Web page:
Sometimes you think, "If I just tell everyone about what Jesus did for me, or about the miraculous answer to prayer I received, or if I bring people to hear the word preached at church, then they'll want to become Christians too." But as you can see from this passage, not everyone who sees Jesus really sees Jesus. We are all like the blind men of the previous passage, waiting to be healed of our spiritual blindness. When the crowds see Jesus' miraculous powers they marvel, but only as those who see in part. As for the Pharisees, they are not only completely blind, but they don't even know they are blind, otherwise they might have asked to be given sight. They are in the worst possible spiritual state: blind, yet thinking they can see. The evidence of their utter blindness is that they call Jesus' miracle an act of black magic. Where there's white they see black and what is black they call white. A holy act of God is an act of the devil in their eyes, and their own wicked self-righteousness is pleasing to God in their minds.

The crowds marvel, but Jesus knows that is different from believing and following him as a true disciple. Jesus is never enamored by the applause of crowds. He knows they yet hang in the balance, and at some point each individual must decide for himself or herself what to make of these things. Like Moses parting the Red Sea, Jesus has come to strike the hearts of the multitudes and divide them to either one side or the other. And with the Pharisees having chosen their side, you can already see it happening. Is Jesus the Son of God or the ruler of demons? Are these holy miracles or devilish magic? Shall we hail him as king or crucify him as evil?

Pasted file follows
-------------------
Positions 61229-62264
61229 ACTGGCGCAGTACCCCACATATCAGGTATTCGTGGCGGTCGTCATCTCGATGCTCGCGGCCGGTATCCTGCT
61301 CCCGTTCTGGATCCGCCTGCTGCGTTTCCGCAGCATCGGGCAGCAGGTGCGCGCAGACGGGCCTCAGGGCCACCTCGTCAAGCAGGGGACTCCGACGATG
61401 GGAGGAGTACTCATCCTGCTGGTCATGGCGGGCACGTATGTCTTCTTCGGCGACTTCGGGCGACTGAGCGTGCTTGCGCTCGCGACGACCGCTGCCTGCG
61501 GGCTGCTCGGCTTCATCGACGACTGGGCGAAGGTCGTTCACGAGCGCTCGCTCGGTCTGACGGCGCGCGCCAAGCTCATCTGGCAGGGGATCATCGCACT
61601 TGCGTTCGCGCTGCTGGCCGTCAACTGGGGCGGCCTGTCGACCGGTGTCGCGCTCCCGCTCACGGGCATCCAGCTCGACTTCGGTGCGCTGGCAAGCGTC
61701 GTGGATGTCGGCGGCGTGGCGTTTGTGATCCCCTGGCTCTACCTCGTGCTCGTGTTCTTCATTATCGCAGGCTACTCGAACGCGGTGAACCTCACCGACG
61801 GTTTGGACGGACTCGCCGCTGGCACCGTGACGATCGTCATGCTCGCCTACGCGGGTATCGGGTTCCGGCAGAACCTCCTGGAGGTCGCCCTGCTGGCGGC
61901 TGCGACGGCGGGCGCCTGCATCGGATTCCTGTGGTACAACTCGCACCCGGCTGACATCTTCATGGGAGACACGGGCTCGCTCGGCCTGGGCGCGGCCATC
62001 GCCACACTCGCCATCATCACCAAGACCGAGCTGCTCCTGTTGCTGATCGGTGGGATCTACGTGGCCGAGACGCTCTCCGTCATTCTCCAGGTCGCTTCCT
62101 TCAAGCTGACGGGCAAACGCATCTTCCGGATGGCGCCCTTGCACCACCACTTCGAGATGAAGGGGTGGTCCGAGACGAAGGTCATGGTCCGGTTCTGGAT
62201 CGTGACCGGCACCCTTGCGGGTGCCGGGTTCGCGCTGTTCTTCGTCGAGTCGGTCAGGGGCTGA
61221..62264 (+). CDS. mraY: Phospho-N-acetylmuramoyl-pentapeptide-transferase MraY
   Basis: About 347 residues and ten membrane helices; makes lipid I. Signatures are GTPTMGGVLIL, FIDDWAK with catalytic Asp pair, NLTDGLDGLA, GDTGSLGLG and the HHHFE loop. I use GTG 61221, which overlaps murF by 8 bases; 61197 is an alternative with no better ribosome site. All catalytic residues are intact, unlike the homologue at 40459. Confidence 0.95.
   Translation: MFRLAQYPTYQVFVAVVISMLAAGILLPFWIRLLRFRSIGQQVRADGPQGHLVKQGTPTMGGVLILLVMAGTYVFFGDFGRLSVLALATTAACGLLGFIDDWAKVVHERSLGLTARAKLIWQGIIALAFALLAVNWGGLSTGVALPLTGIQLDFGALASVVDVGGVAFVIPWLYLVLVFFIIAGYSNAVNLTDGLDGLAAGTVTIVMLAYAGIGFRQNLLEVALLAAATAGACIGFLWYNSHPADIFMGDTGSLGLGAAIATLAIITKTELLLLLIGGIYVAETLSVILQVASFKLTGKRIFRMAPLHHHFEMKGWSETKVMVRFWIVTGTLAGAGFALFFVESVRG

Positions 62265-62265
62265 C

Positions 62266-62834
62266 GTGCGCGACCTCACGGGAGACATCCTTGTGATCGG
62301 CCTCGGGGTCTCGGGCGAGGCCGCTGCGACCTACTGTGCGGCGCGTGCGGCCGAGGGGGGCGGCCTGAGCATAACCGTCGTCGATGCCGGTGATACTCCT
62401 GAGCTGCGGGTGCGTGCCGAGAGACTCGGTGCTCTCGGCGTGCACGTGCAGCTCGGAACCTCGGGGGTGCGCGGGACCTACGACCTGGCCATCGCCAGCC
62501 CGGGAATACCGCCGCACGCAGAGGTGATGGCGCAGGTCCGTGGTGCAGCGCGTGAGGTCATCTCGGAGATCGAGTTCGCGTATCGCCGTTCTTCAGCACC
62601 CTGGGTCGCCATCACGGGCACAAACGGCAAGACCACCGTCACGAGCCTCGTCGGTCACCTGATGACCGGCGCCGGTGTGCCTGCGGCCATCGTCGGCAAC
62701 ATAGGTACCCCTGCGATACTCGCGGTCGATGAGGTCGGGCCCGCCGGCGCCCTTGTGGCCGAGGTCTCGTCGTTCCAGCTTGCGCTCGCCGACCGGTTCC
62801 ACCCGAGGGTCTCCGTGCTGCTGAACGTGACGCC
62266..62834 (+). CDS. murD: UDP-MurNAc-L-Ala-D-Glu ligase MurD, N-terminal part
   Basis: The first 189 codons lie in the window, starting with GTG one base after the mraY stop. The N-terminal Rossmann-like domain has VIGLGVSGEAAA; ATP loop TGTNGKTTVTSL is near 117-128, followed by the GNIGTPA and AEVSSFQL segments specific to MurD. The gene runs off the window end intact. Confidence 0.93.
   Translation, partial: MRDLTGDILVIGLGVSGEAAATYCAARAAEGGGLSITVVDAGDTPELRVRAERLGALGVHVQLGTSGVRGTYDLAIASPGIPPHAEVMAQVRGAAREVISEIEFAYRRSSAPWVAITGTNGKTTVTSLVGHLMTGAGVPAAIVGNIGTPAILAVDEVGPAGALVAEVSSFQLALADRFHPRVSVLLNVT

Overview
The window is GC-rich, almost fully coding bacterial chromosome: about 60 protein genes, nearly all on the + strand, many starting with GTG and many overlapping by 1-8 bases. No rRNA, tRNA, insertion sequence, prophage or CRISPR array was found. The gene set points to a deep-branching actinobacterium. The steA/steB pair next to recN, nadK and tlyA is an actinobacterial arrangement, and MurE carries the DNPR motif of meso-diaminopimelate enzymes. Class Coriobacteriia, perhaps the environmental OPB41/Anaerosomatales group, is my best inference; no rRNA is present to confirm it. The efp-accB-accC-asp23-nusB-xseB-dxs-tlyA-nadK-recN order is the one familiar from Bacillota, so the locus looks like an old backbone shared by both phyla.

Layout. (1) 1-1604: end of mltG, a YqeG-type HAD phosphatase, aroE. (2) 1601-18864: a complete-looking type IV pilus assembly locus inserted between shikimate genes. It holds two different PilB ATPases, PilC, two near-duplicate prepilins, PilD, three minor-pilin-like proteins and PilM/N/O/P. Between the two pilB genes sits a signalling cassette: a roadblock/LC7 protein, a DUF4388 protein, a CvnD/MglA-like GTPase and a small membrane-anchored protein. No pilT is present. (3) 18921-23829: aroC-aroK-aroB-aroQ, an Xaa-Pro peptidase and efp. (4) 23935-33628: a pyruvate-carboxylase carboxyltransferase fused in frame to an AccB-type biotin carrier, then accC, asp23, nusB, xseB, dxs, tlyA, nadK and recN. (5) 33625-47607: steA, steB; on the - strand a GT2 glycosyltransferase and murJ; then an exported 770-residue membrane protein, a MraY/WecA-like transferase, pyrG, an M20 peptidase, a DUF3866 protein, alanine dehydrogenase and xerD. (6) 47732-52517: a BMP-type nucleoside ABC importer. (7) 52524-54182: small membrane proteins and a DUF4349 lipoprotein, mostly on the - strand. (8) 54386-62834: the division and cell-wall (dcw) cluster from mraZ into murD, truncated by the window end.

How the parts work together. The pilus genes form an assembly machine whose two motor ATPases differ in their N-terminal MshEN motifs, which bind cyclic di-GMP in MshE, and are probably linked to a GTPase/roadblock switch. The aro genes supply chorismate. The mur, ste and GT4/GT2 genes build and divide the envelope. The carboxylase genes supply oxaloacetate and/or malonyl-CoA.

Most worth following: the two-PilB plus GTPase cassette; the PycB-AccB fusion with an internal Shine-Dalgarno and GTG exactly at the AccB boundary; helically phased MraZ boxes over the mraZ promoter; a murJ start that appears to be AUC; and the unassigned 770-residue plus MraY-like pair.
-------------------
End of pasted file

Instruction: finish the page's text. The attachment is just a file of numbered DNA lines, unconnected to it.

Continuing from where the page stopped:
Wednesday, August 11, 2010

Matthew 9:27-31 - "And as Jesus passed on from there, two blind men followed him..."

Two blind men come after Jesus crying, "Have mercy on us, Son of David!" They must have had a guide to help them because they managed to get as far as following Jesus all the way into the house he was entering. What house is this? No explanation is given, but back in 9:1 it says Jesus had arrived at "his own city." It's possible he is still in his hometown and has gone back to his family's house where he grew up, which is why there's no explanation about it. Just a guess.

Once again Matthew emphasizes in the telling of this story the faith of the people Jesus heals. Over and over Matthew has shown us different degrees and expressions of people's faith in Jesus. The leper who says, "if you are willing you can make me clean," the centurion who says, "just say the word," the disciples who say, "save us, Lord!" the paralytic who implores in silence, the synagogue official who says, "lay your hands on my daughter and she will live again," and the hemorrhaging woman who thinks, "if I just touch his garments I will be healed."